What Are Field Sobriety Tests?

If you’ve been stopped by a police officer for a traffic offense you may be asked to take some field sobriety tests. Field sobriety tests are specifically designed to help officers make an initial determination as to whether a person may be intoxicated. In Florida, the legal limit is 0.08% blood alcohol concentration. DUI tests such as breath, blood, and urine, provide a way to check for the amount of alcohol in the system. Field sobriety tests are often used as a factor before deciding to proceed with further DUI tests.

Kinds of Field Sobriety Tests

There are a number of tests that may be used to assist officers in determining DUI. Among the most common tests are:

Horizontal Gaze Nystagmus (HGN) is a test that checks the reaction of the eyes to light. The officer will shine a small light into the eyes and move it back and forth. If the eyes move fast from side to side it may be an indication of alcohol impairment.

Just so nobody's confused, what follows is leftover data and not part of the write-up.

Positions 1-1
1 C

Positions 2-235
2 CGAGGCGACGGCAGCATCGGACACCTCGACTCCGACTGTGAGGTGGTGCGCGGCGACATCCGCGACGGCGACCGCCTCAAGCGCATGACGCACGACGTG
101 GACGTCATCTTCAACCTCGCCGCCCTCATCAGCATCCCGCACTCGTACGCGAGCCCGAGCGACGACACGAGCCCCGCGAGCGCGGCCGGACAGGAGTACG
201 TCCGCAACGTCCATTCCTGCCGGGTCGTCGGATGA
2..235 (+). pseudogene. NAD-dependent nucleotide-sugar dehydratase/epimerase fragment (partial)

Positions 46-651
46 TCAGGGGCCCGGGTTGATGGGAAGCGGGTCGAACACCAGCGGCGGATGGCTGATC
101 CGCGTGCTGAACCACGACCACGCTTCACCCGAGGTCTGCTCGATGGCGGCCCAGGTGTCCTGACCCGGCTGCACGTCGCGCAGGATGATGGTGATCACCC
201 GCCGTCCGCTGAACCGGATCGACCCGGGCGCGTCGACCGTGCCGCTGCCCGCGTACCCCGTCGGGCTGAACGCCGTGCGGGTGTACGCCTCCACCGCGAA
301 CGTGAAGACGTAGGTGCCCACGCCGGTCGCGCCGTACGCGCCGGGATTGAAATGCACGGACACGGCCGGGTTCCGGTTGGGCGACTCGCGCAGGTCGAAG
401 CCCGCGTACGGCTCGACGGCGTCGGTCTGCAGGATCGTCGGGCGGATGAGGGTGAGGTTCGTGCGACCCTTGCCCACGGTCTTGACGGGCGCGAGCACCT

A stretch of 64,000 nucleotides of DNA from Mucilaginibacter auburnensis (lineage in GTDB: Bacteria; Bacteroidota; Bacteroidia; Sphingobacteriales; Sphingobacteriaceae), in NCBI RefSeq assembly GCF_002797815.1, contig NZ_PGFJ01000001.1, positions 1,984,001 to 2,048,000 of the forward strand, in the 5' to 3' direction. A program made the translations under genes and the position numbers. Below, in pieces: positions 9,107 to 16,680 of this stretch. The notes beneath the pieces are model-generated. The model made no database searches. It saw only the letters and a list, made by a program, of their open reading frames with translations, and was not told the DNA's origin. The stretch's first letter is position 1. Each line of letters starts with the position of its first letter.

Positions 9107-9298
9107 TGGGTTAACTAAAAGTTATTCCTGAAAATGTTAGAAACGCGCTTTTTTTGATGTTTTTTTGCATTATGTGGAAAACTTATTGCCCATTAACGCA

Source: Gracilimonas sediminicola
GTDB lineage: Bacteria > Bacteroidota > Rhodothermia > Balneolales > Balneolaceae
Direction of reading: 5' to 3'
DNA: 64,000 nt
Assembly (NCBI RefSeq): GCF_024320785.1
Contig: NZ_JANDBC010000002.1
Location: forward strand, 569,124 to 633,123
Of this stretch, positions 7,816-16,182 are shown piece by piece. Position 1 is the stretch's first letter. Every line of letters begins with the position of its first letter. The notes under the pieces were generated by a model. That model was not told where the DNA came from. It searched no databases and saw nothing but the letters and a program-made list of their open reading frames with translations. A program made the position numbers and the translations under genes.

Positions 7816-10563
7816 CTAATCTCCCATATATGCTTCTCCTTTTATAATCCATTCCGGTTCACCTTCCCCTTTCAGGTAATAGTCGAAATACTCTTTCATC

Walking on a Line – This simple walking test checks for balance and the ability to obey instructions. The officer will provide directions for walking that can be accomplished easily by someone without impairment.

Balancing on One Leg – Balance can be impacted by impairment. The officer may ask you to stand on one leg with one leg lifted out in front, holding the position for a number of seconds.

Alphabet Recital – The alphabet is often used as a measure of impairment. The officer will request you to recite the alphabet slowly without singing. Leaving out a letter could indicate possible impairment.

Defending DUI

If you have been arrested for DUI it is important to seek help from an experienced DUI attorney as soon as possible. A skilled DUI lawyer will review your case and determine the best way to proceed. In some instances the evidence against you may be weak or may be flawed. For example, sometimes a DUI test may have been administered improperly or the results may be incorrect. If found guilty of DUI the penalties can be severe so it is almost always in your best interest to fight the charges.